Cherokees Forced Along Trail of Tears A considerable force of the U.S. Army—more than 7,000 men—was ordered by President Martin Van Buren, who followed Jackson in office, to remove the Cherokees. General Winfield Scott commanded the operation, which became notorious for the cruelty shown to the Cherokee people.
Trail of Tears, in U.S. history, the forced relocation during the 1830s of Eastern Woodlands Indians of the Southeast region of the United States (including Cherokee, Creek, Chickasaw, Choctaw, and Seminole, among other nations) to Indian Territory west of the Mississippi River.
Guided by policies favored by President Andrew Jackson, who led the country from 1828 to 1837, the Trail of Tears (1837 to 1839) was the forced westward migration of American Indian tribes from the South and Southeast. Land grabs threatened tribes throughout the South and Southeast in the early 1800s.
With the first wave in 1831, Choctaws were the first tribe to cover the Trail of Tears, so named because of the suffering and loss of life on the march.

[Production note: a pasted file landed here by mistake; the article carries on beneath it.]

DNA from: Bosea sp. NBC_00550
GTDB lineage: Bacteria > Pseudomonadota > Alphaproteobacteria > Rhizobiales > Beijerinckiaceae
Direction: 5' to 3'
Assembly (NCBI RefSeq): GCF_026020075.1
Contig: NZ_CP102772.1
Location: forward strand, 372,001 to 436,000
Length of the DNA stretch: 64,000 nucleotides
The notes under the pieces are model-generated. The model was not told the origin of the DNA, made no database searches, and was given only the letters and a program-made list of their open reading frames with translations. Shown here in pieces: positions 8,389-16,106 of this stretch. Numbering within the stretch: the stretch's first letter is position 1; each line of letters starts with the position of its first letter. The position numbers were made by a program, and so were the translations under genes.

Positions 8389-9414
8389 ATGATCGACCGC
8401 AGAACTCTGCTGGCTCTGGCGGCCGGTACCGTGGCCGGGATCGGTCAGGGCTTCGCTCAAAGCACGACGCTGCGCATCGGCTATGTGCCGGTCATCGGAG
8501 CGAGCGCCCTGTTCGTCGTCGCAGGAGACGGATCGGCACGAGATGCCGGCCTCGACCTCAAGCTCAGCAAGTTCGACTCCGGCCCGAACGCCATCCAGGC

Tribes in Oklahoma Before Removal By the early 1800s, the Osage, Pawnee, Kiowa, Comanche, Cheyenne, and Arapaho had also migrated into the region or visited to use resources. Some Delaware, Shawnee, Kickapoo, Chickasaw, and Choctaw regularly came to hunt Oklahoma’s abundant bison, beaver, deer, and bear.
May 28, 1830: President Andrew Jackson Signs the Indian Removal Act, Leads to Trail of Tears. The act targeted Native American groups living in the southern region of the United States.
Choctaw, North American Indian tribe of Muskogean linguistic stock that traditionally lived in what is now southeastern Mississippi. The Choctaw dialect is very similar to that of the Chickasaw, and there is evidence that they are a branch of the latter tribe.
Numbers tend to vary wildly, but it is thought that, between 1830 and 1834, about 12,500 Choctaw embarked on the Trail of Tears, of whom between 1,500 and 4,000 died along the way.
In October 1860, George Hudson was elected Chief of the Choctaws and served until October 1862. After his attempt and failure to succeed himself as Chief he retired to his home on Mountain Fork River.
The original tribes of the area included the Apache, Arapaho, Caddo, Comanche, Kiowa, Osage and the Wichita tribes.